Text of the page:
Dinner without my legs

Mailyn Abreu

No one has ever asked for a disability until FAU started handing them out for dinner.

When I walked through the doors to the Student Union’s Grand Palm Room, I was asked for my disability preference: did I want to be blind, deaf, have my dominant hand “amputated,” or be in a wheelchair.

On Oct. 20, the Office for Students with Disabilities (OSD) and the Owls Supporting Diversity Club (OSDC) hosted the first ever Diversibility Dinner. Guests got a free meal, but were given a handicap.

I didn’t know what disability I wanted. I didn’t pick being blind or deaf because since it would make reporting this story difficult, so I picked the wheelchair. I thought it would be easy – until I started moving around.

After a short speech from OSD, people were called to the buffet line. I tried to roll my chair on my own, but had a really hard time turning, so David Valliere – my table moderator and a graduate student – offered to help me out. It took longer than I expected to go through the line since I wasn’t going at my own pace and I had to depend on someone else to help me.

I bumped into some people and tables while I was being wheeled around. I felt really bad about hitting them, but all I could only apologize as I was pushed to the food.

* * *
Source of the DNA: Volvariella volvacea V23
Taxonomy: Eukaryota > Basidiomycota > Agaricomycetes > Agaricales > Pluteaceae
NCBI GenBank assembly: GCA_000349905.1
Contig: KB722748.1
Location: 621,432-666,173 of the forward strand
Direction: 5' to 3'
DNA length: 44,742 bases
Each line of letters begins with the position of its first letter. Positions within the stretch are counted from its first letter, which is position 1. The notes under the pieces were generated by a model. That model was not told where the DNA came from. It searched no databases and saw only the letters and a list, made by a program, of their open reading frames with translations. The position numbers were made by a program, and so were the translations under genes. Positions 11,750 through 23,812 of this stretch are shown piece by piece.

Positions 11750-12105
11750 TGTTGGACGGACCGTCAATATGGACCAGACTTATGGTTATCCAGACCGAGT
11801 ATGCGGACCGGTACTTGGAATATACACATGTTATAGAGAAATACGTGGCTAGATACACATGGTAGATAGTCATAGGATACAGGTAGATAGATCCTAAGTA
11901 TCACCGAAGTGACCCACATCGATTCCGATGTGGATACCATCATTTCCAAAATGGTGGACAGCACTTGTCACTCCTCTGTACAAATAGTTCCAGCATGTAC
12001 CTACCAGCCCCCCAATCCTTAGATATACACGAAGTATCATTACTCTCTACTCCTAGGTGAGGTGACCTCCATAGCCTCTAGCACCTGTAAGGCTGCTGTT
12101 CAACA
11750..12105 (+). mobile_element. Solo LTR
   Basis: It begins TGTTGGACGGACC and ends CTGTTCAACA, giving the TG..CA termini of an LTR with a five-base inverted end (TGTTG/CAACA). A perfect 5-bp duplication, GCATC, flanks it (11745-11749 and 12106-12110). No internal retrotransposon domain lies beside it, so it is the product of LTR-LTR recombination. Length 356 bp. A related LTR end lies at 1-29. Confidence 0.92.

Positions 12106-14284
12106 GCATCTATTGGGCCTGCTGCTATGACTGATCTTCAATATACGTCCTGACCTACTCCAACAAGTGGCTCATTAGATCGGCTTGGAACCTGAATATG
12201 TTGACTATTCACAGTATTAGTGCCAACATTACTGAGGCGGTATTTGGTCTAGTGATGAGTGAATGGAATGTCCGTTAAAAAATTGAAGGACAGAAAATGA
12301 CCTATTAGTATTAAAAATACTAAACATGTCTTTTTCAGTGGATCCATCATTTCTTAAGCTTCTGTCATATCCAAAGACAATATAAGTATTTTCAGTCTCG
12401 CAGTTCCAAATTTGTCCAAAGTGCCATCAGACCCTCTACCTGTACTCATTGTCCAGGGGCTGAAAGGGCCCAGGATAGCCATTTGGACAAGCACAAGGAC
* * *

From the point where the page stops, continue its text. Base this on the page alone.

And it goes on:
When I finally got to the buffet, I couldn’t reach some of the food because the table was at face level and the chicken was above me. I tried to reach for it, but couldn’t stretch far enough, so I gave up. Valliere had to put the chicken on my plate.

Each table had a discussion about how being impaired felt. The people with amputated arms said they had a hard time cutting their food and the blind people had to use smell to know what they were eating.“The thing about disabilities” said Valliere “is that people tell you you can’t do things, but it makes you want to do things even more.”

My wheelchair was pretty comfortable at first, but after two hours my body ached. My calves and back started getting sore – like I just got back from the gym.

Before the dinner, I’d see people with disabilities without thinking of their lives – I just automatically felt bad for them. Now, I can see that they’re really strong people.

If you want to know more about OSD and their events visit their web page.